It’s amazing how many people think we have Abominable Snowmen inhabiting the U.S.! I got to say; Not Yeti, but Bigfoots. Yeti are native to Asia mostly in the Himalayan mountains. Perhaps they were brought here by early settlers to work in the forest industry and escaped then bred with Bigfoots, and now we have a hybrid, Bigfooties.

What would be the consequences of F2 aggression from their offspring? Imagine an even worse unstoppable Asian invader????

Just think of an organism that grows expansively and humans can’t stop it. Even when action is taken it still expands more than we are able to make it retreat. Sounds like a 1950s horror movie! Add in the fact that other invasive organisms help it to propagate! You might not see people running in the streets screaming and being chased, but it’s happening. And that humans actually help the “other invasive” because we need them. I’m speaking of Knotweed and honey bees!

On June 30th, 2022, while driving home from work I see knotweed with bloom spikes on them. I think not yet, it’s too early. Usually, it blooms in mid-July or later.  This seems early. When I get to RT 42 in Beacon Falls I see some possible flowers! I get home and check my Facebook history posts and just as I thought, it’s very early. Beacon Falls has knotweed growing in most yards and all along the Naugatuck River.  There are no signs of the spread stopping.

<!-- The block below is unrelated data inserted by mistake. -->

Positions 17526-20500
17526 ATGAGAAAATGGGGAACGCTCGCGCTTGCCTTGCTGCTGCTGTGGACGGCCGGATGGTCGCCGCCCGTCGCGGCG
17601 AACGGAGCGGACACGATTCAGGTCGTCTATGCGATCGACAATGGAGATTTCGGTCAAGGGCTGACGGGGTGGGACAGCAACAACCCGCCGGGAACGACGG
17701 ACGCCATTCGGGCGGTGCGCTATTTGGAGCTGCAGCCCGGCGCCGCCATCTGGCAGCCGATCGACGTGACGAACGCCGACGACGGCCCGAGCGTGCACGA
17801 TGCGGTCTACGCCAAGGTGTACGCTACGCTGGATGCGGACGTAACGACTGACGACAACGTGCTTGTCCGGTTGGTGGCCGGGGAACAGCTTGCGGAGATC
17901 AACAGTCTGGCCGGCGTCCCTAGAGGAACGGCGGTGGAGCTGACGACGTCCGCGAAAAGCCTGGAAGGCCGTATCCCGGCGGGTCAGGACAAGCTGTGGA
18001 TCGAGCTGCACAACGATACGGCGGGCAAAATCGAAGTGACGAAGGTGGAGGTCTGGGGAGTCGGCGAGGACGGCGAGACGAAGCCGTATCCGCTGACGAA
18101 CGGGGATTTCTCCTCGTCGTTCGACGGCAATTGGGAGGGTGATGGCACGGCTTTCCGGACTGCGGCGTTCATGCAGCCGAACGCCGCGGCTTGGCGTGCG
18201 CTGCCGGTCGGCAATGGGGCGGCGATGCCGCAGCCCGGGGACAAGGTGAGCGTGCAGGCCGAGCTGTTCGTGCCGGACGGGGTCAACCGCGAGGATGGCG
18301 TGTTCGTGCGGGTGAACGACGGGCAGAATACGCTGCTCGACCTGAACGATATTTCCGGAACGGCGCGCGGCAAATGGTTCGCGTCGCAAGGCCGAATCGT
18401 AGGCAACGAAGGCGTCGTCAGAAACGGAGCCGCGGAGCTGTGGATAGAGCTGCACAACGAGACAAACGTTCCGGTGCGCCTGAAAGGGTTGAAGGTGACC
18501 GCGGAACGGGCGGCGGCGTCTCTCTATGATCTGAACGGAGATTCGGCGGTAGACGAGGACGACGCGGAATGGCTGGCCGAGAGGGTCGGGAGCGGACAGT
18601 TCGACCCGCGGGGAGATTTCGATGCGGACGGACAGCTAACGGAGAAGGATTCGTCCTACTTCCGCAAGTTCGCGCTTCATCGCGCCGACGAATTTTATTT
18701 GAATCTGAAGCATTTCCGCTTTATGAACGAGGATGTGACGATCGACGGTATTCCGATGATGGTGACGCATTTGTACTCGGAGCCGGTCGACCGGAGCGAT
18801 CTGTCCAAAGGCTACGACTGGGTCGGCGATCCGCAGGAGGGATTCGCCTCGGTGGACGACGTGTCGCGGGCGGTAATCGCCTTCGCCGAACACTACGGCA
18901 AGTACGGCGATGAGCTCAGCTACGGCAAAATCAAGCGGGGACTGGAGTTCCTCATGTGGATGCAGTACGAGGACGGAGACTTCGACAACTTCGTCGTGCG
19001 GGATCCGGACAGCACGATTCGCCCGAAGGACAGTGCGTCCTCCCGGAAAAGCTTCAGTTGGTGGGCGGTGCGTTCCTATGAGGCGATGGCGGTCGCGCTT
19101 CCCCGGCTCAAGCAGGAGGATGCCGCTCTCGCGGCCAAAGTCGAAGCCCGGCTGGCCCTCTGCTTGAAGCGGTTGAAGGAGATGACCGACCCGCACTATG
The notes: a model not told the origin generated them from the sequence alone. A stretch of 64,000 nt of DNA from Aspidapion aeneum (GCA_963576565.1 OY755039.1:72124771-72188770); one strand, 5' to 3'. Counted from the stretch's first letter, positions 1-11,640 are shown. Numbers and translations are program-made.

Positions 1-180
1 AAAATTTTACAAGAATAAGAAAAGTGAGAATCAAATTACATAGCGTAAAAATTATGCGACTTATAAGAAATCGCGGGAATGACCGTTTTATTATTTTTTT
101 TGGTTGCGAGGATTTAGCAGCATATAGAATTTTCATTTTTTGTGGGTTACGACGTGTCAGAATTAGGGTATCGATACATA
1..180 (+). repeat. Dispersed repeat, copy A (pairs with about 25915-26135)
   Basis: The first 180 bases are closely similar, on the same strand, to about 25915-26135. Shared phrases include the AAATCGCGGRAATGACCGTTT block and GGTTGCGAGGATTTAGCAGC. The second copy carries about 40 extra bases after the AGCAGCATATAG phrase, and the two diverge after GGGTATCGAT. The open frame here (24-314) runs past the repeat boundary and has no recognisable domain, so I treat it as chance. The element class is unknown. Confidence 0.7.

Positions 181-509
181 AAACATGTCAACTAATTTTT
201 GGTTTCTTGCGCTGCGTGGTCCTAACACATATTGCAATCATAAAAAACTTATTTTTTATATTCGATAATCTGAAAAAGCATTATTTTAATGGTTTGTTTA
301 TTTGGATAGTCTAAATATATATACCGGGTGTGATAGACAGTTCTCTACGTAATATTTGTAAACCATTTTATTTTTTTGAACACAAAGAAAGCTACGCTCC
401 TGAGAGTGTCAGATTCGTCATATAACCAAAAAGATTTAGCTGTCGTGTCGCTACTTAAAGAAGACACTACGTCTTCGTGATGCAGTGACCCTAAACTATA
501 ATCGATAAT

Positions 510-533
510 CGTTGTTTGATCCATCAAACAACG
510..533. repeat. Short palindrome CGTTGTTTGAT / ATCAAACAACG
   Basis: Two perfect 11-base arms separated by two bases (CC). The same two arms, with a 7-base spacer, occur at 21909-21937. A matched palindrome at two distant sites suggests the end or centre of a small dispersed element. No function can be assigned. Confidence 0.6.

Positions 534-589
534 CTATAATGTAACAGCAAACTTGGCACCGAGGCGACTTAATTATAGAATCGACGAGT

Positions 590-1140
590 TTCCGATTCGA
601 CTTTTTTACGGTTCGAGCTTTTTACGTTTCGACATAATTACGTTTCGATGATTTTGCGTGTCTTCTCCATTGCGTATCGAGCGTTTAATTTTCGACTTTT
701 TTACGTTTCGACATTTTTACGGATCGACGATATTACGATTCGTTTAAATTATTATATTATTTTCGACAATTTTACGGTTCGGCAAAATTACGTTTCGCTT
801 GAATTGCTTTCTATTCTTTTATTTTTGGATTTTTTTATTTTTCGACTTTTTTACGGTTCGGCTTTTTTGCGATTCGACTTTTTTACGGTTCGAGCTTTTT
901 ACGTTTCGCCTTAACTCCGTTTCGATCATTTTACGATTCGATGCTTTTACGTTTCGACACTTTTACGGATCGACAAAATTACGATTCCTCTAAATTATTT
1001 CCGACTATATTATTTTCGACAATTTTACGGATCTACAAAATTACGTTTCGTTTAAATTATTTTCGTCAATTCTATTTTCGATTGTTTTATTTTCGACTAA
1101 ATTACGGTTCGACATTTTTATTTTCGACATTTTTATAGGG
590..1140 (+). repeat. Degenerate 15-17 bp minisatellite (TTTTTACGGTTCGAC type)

Knotweed honey is some of the darkest you’ll find. Comparable to buckwheat honey in color.  When I saw it as nectar dripping out of comb for the first time, it reminded me of the cherry cough medicine my mom gave me as a child. When it’s cured it looks like used motor oil! The darkness also causes the comb to be darker. Even the brood food has an orangey tinge to it. I thought my brood was sick because of the orange shade in the cells. As I looked closer, I realized it was the food.  The larvae were still white!

Extracting it is difficult.  It needs to be warm, or most of the honey will stay in the cells. Cleanup also takes some extra time.

It’s a plentiful fall flow that helps to get bees ready for winter. If you see a frame with dark cappings from the source hidden behind, harvest some. You’ll like the taste!  You can always leave it for the winter, it seems to be a love it or hate it flavor.

Knotweed is on the list of invasive plants, but it’s here and the bees love it!